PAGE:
Sunday, March 18, 2012

This Beach Gets Everything

Friday morning early we headed out to Hobuck Beach on the Makah Reservation for the monthly seabird survey for COASST. The weather in town was rainy. By the time we reached the high point of the drive, between Lake Crescent and Sappho (map), it was snowy and downright discouraging. But people were waiting for us and it has to be done every month regardless of conditions, plus I had faith in the forecast, which was for a hole in the weather. It's going to clear, I kept telling JL.

US 101, somewhere west of Lake Crescent, March 16, 2012 (Click for larger image.)

We stopped west of Sekiu to pick up NM, spotted ten or a dozen swans in the Wa'atch River behind Neah Bay, and rendezvoused with SP at the parking area by the beach. By then the wind continued stiff out of the southwest but it looked like this:

Hobuck Beach, March 16, 2012.

We bundled up for wind protection, and set forth. NM was a relative newbie, so we went in detail through the process of identifying each dead bird we found, no shortcuts though in fact JL knew what each was. NM did the measuring, for practice. You get intimate with them by the time you are done giving each late sentient being its proper respect and a place in the scientific record. "We just leave it?" NM asked each time. Well yes. We don't have collecting permits, and anyway the bird belongs where it lies. But her reluctance to just leave it was contagious. I'd look back as we walked away.

COASST Volunteers Identifying and Recording a (Dead) Tufted Puffin (Click for larger image.)

Yeah, Hobuck Beach so reliably holds and accumulates what washes ashore that it is used for training new volunteers: there are usually dead birds for them to practice identifying. (Found the title for this post on my notebook page from the December survey, a quote from someone.) And usually has lots of wrack (this day not so much), dead birds, kelp, sand dollars and limpets and other invertebrates washed up,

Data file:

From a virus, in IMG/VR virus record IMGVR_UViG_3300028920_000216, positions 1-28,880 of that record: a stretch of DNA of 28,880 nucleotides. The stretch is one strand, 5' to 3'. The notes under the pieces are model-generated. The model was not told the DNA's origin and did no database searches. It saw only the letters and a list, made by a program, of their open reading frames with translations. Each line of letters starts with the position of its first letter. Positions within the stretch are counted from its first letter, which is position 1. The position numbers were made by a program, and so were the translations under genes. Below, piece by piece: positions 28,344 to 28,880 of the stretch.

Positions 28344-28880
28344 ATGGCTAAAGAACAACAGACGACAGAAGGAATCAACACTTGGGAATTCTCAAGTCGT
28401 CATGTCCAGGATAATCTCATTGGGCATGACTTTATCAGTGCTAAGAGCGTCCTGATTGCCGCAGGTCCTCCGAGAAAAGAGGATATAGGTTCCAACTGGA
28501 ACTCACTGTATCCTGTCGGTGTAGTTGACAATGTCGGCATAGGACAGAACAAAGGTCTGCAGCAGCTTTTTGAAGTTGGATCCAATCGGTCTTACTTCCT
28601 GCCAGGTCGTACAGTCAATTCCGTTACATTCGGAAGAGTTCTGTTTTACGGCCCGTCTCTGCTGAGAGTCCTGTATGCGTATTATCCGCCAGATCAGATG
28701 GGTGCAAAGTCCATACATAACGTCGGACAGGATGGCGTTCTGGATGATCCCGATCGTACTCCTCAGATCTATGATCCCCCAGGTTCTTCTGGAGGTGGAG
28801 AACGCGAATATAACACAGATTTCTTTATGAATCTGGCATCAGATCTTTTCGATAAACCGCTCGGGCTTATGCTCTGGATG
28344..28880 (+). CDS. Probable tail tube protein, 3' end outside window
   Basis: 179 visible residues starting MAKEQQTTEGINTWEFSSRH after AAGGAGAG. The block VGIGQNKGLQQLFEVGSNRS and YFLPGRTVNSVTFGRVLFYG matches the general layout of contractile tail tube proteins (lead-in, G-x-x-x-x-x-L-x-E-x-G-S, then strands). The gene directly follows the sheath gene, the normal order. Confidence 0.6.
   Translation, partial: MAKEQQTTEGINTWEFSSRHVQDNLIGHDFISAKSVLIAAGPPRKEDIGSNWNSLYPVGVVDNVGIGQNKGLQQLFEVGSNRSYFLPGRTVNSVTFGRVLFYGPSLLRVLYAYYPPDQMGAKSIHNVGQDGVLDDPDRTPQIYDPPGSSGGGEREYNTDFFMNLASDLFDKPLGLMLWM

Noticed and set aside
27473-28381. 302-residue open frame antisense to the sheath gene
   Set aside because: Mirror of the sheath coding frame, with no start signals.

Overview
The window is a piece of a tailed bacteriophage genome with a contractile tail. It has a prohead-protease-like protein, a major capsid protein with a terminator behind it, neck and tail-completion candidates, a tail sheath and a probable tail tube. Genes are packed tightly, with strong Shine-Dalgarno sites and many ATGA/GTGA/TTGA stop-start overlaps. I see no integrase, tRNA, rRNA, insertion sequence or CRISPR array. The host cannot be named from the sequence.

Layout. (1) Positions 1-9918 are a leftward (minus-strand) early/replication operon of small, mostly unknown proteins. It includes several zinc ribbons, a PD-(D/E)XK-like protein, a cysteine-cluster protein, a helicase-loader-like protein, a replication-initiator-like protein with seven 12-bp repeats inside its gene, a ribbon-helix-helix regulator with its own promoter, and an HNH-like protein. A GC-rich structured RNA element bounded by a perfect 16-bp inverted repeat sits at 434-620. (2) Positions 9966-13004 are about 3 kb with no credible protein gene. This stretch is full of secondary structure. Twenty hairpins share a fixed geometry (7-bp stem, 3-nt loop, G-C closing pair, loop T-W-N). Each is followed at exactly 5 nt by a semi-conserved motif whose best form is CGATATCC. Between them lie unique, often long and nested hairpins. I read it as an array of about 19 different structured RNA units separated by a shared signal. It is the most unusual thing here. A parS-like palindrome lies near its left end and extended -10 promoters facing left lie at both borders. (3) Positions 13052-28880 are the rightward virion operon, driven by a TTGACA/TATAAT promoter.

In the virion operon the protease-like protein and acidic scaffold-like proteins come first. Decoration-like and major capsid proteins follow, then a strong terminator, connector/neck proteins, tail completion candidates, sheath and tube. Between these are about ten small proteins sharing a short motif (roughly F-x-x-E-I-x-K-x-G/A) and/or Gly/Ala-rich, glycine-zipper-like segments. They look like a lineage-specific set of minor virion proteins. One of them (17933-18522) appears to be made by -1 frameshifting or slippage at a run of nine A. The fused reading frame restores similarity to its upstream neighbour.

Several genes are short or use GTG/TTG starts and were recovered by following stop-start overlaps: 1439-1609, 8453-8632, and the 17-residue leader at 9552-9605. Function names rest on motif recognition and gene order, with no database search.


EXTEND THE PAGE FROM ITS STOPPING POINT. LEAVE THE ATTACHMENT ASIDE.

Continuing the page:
... (Click for larger image.)

and marine debris. We citizen scientists are on alert for six particular kinds of floating debris which might be early arriving traces of the tsunami in Japan a year ago. And we found two of the kinds. Four of the big styrofoam floats, and two of the small flying-saucer ones.

Floats found on Hobuck Beach, March 16, 2012 (Click for larger image.)

Also lots of bottles with markings in other languages. Chinese. (Japanese?) [Later: IJ emailed persuasively that it is more likely to be Chinese as there are no hiragana characters, only kanji.] Something Cyrillic. Something Scandinavian [Later: AW says it is Danish].

Bottles from elsewhere, March 16, 2012 (Click for larger image.)
Kitchen Table Portrait of Cyrillic Bottle, with Keyhole and Whitecap Limpets (Click for larger image.)

The others were inclined to at least consider that any bottle with kanji on it was fresh tsunami debris. But I remember finding a similar array two years ago in the spring when there had been a big swell out of the southwest. I think maybe even in the case of bottles which may be of Japanese origin (there were others not photographed) they are unlikely to be tsunami-related, just that conditions have fished them out of the garbage patch in the North Pacific Gyre and sent them to our beaches; and anyway there will be no way to say with certainty one way or the other. But the floats? There's a lot of them, all up and down the coast. People who know their beaches know they haven't seen them before...

Hobuck Beach. By this point we have moved on to the marine-debris tally-sheet part of the survey protocol

We came home via 112, hoping for elk. Saw two different herds in the fields.

Elk (Click for larger image.)

One last video. Two of the big foam floats we saw were actually out of reach, on the far side of the Wa'atch River at the north end of our survey territory. One had come to rest, the other was energetically rolling inland, pushed by the wind.

Foam Float on the Far Side of the Wa'atch River, Being Pushed Ashore by the Wind, March 16, 2012

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